A Gem In The Middle Of Nowhere

(All photos have been lost from this post.  Hopefully we can find them someday)

While the husband and I were on our family trip we decided to take a quick trip to Stillwater, Oklahoma.  It is only an hour and forty-five minutes there from Tulsa and we have a favorite restaurant we loved while we lived there so it was a nice little jaunt for us.  One of the places we wanted to stop at enroute to Stillwater is a small, nontraditional museum named The Washington Irving Trail Museum.

Washington Irving was a writer, explorer and artist who lived during the 1800’s and was commissioned by the United States Government to survey the land of Oklahoma.  This museum is on one of the campsites where he and his group camped.  On this site you will find a cute little building full of amazing treasures from the past.

When we first went in 2009 we found a bit of embroidery that started me on my addiction of ecclesiastical embroidery.  In a case in the “History’s Forgotten Treasure’s” exhibit was the most beautiful piece of goldwork I have ever seen.  It is a pelican piercing her breast to feed her young; this is a very traditional religious icon.  I then pursued learning this piece.

(photo here)

As you can see this piece of goldwork is amazing.  It is definitely old and the caretaker stated it came to him from New Mexico.  I am pretty sure it is from the very, very late 1800’s to very, very early 1900’s.  I love colors the artist used and the detail is fantastic.  Just look at the eye!

One of the other pieces in the same exhibit case is a cross badge. This cross is beautiful, in a worn, old sort of way.  It is obviously very old; printed plate stated it was from the crusade era.  This is not something I can confirm or deny; however, I can tell you it is very, very old.    The background seems to be a split stitch, the forward part of the cross looks to be raised laid metal while the red part of the cross is possibly a velvet fabric.  Turning over the badge the piece had a “tar” like product all over it.  I am unsure what it was.  You can see fabric and it looks to be linen; yet again, I am unsure.

(photo here)

The final piece that excited me because of the “May Your Hands and Shady Bower Course” through the Online University for Historical Embroidery Technics located at Thistle Threads.  I am learning about the samplers schoolgirls made.  The piece was created in 1778 so it is the same time period I have been learning about.

(photo here)

It is a beautiful piece that is the traditional cross stitch on most of the piece, but in one area the work has been done in the one over style. The stitches are so well done and even.  I am sure the young woman who put her hand to this was very proud to show this off.

(photo here)

Unfortunately, I have had to put my cross stitch piece away for a short time due to another project I am working on, but I will get back to it.  Looking at the sampler photos just make me want to get back on it.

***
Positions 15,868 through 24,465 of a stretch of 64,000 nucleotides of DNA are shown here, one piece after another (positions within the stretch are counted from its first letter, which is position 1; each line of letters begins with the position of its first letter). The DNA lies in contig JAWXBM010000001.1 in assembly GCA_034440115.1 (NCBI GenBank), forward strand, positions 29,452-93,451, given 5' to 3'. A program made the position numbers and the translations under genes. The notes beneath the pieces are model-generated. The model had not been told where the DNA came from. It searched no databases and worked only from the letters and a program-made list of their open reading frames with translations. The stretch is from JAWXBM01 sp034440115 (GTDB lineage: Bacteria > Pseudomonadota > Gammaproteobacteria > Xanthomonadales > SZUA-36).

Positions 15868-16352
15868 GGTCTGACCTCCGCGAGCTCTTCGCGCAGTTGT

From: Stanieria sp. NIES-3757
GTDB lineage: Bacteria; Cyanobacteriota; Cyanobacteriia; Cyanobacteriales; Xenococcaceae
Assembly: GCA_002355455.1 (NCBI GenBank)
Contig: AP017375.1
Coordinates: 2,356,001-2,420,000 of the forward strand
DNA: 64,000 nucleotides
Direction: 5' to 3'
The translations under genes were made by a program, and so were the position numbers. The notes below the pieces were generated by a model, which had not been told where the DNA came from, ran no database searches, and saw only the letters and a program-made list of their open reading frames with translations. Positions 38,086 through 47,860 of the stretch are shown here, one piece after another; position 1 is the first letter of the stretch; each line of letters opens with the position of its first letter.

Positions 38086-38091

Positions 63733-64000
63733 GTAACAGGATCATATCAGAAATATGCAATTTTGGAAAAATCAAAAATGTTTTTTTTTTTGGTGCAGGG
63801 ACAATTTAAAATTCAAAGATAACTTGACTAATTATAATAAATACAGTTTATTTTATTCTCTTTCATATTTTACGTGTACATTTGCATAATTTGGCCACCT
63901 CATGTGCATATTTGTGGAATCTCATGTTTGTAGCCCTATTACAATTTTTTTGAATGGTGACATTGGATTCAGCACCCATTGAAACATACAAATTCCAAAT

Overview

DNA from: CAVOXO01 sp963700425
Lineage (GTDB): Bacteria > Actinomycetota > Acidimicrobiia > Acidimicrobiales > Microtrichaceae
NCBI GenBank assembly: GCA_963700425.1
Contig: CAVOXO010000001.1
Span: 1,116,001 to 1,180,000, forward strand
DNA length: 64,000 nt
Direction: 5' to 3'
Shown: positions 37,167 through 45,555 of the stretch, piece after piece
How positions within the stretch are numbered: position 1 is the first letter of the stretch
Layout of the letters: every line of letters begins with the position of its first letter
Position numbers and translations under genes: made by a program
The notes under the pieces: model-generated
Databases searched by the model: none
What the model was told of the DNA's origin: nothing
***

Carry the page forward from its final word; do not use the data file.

Anyway, if you ever find yourself in or near Stillwater, Oklahoma, take a few hours and visit the Washington Irving Trail Museum just off highway 51 and see what a love of history can turn into.


Surprise On A Vacation

Surprise On A Vacation

Since my husband is into folk music and we were in Tulsa, Oklahoma, we decided to visit the Woody Guthrie Center.  This center opened in 2013 and is a tribute to Woody Guthrie’s art, music, and service to the human race.  You will find etchings of his artwork, lyrics to his songs, and some of his instruments.  The center also has the oil painting “This Land Was Made For You and Me” by Charles Banks Wilson.   All of the displays were very well put together.

I was watching the video about the 1930’s Dust Bowl when I noticed my husband was looking at the Bob Wills Display.  Walking over to look with him I noticed something that caused me to stop looking at everything else in the place.  On a mannequin in this display case was a white, long-sleeved, button down shirt with a blue, hand embroidered lyre with the words “Light Crust Doughboys” on it!

PicMonkey Collage

One of the original shirts from the first group of Light Crust Doughboys.

I ended up having to give the archivist my e-mail and do a huge search on-line.  I can tell you, from what I could see, the thread was pearl cotton and the stitch was the chain stitch.  Unfortunately, these are the only photos the Oklahoma Historical Society was able to provide me.  Amy, the OHS Curator of Collections, was able to provide me information from the catalog:

“Catalog info: Men’s long sleeve white cotton dress shirt with single breast pocket.  Embroidered in blue on the front and back is ‘Light Crust Doughboys.’  The label is marked ‘Penney’s by Towncraft, 100% Pima Cotton, Kingbar.’

Date range: 1931-1942

Used in Oklahoma and Texas, owned by Bob Wills (or band member).”

When I went home, I found a website for the Light Crust Doughboys.  I was stunned to find they are still playing!  However, they are not the same band members who wore the embroidered shirts, but the group is still around and playing some wonderful music. When you are searching around internet world, you should stop by and hear them for yourself.


The Woody Guthrie Center.

We had a wonderful time on our trip to the Woody Guthrie Center.  I do hope you are able to visit them if you are ever in Tulsa, Oklahoma. While you are there, please tell Sam Flowers (the young man pictured above) I said “hello”.  Also, you will find a wonderful stage just outside of the center called Guthrie Green where they host many fabulous, talented singers and groups.  Take some time and appreciate the area while you visit; you never know when you will find a very pleasant surprise!

Ren & Scott